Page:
Our eyes go through a lot on a daily basis. Whether they’re glued to the pages of our favorite book, watching our favorite TV shows, or continuously glaring at our computer or smartphone screens throughout the day, it’s rare that our eyes get a rest. For most, this means constant eye fatigue, recurring discomfort, and even deterioration in vision over time.

 

Professor Alan Hedge of Cornell University gives just one example of the kind of strain put on the human eye on a regular basis, focusing his attention on reading. He notes that, while reading, a person’s eyes make about 10,000 movements per hour, a number which remains constant whether the person is reading on paper or on a digital screen. Considering then that many of us tend to read or stare at screens for hours on end, it’s no wonder we become susceptible to some serious negative repercussions.

 

Factors like prolonged reading or exposure to computer screens can contribute to eye fatigue, which may in term lead to more serious issues like nearsightedness (rosineyecare.com)

Factors like prolonged reading or exposure to computer screens can contribute to eye fatigue, which may in turn lead to more serious issues like nearsightedness (rosineyecare.com)

Luckily, there’s a simple technique which can help you achieve instant relief for your eyes, and it comes down to relaxing the eye muscles and giving them a much needed break.

 

Encouraging muscle relaxation can be achieved through tensing up the muscles and then releasing them, creating a kind of calming wave over the body. However, because the eye muscles are largely involuntary, it’s not as easy to specifically target them when going about muscle relaxation this way.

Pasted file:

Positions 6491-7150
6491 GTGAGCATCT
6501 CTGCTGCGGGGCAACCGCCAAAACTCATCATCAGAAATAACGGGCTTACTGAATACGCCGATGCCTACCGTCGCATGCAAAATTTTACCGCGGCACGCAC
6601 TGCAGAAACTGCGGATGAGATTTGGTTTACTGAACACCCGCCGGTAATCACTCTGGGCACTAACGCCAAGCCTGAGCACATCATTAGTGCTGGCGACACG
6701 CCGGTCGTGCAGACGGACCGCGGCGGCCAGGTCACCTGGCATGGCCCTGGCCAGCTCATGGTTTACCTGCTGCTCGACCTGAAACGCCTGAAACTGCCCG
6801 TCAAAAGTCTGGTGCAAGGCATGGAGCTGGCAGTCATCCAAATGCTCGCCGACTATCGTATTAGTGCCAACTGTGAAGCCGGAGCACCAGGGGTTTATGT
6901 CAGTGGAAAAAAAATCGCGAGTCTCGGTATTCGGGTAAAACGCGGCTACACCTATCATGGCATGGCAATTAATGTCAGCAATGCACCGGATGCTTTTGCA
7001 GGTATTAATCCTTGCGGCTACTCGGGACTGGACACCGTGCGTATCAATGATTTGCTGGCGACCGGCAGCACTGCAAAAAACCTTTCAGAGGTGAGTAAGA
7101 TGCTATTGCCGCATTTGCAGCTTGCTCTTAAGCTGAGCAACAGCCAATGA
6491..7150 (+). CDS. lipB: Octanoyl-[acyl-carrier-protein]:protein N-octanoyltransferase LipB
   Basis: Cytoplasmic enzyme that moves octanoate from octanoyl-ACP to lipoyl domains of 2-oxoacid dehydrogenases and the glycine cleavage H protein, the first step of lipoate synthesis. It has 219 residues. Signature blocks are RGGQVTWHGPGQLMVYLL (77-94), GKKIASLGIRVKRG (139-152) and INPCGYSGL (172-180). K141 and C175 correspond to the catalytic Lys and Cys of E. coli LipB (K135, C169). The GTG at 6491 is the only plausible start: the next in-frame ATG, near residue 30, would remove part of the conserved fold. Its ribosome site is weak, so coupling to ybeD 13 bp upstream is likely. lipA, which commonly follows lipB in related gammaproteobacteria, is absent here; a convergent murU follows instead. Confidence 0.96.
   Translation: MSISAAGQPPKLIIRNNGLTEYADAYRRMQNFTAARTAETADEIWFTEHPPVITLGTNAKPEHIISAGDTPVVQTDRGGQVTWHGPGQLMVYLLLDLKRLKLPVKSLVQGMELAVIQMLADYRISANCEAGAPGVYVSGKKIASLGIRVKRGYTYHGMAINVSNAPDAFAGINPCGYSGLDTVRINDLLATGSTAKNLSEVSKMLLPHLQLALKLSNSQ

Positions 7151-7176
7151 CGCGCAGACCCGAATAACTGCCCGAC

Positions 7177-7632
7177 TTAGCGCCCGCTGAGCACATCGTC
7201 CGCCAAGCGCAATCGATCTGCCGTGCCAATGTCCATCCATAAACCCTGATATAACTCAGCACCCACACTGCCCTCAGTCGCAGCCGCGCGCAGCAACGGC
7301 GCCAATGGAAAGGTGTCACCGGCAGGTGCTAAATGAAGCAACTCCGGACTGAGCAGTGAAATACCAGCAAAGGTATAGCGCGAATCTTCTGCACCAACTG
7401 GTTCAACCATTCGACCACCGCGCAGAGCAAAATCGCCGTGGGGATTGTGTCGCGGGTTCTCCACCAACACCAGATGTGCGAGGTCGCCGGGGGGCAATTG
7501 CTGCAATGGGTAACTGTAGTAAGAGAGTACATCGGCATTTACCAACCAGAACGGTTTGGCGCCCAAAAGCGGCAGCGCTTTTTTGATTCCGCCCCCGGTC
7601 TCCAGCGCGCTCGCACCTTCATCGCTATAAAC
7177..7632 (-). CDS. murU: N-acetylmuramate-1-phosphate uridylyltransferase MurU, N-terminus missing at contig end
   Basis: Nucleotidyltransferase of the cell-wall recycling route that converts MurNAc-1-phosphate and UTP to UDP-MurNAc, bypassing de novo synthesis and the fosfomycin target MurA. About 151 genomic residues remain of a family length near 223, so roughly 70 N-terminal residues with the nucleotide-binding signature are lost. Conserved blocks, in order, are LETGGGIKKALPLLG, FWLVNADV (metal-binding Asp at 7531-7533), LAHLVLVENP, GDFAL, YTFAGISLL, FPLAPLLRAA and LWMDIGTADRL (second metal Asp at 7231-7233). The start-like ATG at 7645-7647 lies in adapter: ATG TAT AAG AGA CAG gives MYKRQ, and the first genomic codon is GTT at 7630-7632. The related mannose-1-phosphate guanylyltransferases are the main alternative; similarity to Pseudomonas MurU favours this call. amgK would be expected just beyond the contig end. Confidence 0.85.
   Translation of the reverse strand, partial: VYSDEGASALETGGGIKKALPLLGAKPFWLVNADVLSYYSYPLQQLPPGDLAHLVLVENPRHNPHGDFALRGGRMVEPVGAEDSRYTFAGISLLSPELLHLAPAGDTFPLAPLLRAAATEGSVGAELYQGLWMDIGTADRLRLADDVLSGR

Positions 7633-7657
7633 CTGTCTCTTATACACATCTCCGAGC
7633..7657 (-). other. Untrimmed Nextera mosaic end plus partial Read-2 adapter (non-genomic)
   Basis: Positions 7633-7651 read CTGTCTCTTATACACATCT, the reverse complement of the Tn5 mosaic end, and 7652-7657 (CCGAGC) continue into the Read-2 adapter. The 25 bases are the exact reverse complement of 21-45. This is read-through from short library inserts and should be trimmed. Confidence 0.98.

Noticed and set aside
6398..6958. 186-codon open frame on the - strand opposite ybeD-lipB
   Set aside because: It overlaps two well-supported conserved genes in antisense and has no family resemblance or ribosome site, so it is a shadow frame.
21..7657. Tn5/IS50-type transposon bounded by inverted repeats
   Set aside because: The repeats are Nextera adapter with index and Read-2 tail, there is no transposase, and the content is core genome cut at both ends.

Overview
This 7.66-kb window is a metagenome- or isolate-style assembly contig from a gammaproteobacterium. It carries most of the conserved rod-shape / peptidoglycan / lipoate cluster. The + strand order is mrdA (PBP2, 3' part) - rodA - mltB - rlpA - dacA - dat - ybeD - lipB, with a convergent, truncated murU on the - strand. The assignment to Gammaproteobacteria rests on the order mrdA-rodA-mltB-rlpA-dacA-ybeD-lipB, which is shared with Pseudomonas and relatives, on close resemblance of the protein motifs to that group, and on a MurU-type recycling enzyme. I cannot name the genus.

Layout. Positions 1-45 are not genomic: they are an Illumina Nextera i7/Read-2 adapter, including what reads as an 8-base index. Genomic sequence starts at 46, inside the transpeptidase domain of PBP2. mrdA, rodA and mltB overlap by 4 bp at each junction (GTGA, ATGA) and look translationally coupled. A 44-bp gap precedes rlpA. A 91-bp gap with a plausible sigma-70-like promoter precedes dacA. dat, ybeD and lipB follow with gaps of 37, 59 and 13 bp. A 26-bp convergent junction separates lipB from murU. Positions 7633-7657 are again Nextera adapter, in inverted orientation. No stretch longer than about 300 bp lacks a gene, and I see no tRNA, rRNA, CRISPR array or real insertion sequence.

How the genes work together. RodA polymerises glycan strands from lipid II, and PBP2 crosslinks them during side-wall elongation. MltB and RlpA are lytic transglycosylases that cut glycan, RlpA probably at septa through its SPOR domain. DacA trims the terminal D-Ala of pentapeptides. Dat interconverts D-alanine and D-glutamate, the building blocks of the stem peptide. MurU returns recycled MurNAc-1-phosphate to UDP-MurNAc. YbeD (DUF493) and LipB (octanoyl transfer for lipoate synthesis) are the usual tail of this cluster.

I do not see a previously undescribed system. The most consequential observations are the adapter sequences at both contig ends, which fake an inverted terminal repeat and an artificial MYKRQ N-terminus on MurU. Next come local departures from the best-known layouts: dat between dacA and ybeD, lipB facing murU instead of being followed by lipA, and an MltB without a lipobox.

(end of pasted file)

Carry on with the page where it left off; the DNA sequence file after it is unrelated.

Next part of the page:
The trick is that by tensing up and releasing other major muscles throughout your body, including muscles in your biceps or in your quadriceps, you can actually allow involuntary muscles to relax along with the major muscles you are targeting.

 

To relax your eyes using this technique, simply take a break from whatever you are doing every few hours each day to close your eyes, tense up your body and major muscles, and take a deep breath. Hold your breath and the position for a few seconds before gently exhaling and releasing your muscles. As your major muscles relax, your eye muscles will follow suit.

 

Not only can the trick help you achieve fast relief; it may even help prevent future deterioration in eyesight by reducing damage associated with constant, ongoing strain.

 

What are some other tricks you know of that can play a role in reducing discomfort and fatigue as a result of exhausted, overworked eyes? Share them below or tweet me @tamarahoumi